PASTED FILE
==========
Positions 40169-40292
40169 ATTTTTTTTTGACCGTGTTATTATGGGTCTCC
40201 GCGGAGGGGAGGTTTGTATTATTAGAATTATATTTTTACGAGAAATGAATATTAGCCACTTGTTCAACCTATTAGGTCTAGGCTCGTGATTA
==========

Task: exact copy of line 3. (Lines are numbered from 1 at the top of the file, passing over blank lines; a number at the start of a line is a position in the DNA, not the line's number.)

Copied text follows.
40201 GCGGAGGGGAGGTTTGTATTATTAGAATTATATTTTTACGAGAAATGAATATTAGCCACTTGTTCAACCTATTAGGTCTAGGCTCGTGATTA